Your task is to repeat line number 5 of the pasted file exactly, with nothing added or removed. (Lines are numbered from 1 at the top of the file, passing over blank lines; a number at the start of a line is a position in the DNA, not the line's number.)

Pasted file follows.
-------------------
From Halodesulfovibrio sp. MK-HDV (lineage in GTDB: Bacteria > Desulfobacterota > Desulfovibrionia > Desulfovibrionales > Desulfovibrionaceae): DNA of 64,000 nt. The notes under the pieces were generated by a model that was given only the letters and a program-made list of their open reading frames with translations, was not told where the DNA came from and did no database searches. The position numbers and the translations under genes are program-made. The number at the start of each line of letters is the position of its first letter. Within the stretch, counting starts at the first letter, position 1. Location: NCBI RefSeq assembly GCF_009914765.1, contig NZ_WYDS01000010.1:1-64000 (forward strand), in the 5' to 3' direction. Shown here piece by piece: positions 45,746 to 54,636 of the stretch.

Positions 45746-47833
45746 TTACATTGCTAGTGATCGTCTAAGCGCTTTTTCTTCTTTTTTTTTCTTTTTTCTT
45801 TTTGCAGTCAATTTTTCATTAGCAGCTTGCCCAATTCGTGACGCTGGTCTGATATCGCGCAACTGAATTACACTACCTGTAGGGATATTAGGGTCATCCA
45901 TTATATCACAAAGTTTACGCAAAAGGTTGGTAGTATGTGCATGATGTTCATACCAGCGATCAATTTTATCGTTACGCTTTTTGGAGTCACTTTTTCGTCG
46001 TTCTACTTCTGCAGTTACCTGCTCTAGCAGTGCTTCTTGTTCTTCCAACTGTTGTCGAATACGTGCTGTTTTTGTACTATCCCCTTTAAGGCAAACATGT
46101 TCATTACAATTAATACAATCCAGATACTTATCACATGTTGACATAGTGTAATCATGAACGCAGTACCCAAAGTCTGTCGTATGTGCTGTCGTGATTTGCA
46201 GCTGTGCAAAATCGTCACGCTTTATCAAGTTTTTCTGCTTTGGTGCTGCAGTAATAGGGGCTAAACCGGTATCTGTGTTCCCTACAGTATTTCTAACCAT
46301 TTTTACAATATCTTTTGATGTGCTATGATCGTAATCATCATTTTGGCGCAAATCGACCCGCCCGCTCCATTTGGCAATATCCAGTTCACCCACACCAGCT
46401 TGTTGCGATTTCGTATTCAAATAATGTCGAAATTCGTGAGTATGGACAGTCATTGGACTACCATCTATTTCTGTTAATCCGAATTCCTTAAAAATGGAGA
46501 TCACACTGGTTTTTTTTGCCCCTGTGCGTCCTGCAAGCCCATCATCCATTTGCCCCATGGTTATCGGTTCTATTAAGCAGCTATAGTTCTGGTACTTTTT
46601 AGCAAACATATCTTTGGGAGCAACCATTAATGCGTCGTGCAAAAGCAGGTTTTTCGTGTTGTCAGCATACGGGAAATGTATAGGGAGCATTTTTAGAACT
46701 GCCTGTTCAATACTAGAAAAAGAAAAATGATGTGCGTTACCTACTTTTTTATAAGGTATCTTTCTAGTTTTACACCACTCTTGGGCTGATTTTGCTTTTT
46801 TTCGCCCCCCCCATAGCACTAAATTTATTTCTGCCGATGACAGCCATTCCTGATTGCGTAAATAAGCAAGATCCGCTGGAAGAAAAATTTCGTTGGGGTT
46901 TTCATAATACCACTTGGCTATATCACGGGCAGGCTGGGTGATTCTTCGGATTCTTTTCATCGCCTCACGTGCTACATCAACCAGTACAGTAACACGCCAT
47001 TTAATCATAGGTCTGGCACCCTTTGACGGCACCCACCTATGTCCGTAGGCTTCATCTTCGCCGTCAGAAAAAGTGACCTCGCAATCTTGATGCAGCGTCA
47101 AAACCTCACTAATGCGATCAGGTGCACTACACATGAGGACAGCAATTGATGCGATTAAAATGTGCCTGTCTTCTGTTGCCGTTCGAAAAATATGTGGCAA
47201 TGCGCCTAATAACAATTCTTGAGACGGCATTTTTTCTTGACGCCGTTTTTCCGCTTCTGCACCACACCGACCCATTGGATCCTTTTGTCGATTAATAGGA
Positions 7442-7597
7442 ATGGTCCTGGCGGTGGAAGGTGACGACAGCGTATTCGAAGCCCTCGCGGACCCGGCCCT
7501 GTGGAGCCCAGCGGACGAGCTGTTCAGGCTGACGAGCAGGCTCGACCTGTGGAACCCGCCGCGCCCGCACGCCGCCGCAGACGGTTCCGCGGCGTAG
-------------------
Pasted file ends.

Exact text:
45901 TTATATCACAAAGTTTACGCAAAAGGTTGGTAGTATGTGCATGATGTTCATACCAGCGATCAATTTTATCGTTACGCTTTTTGGAGTCACTTTTTCGTCG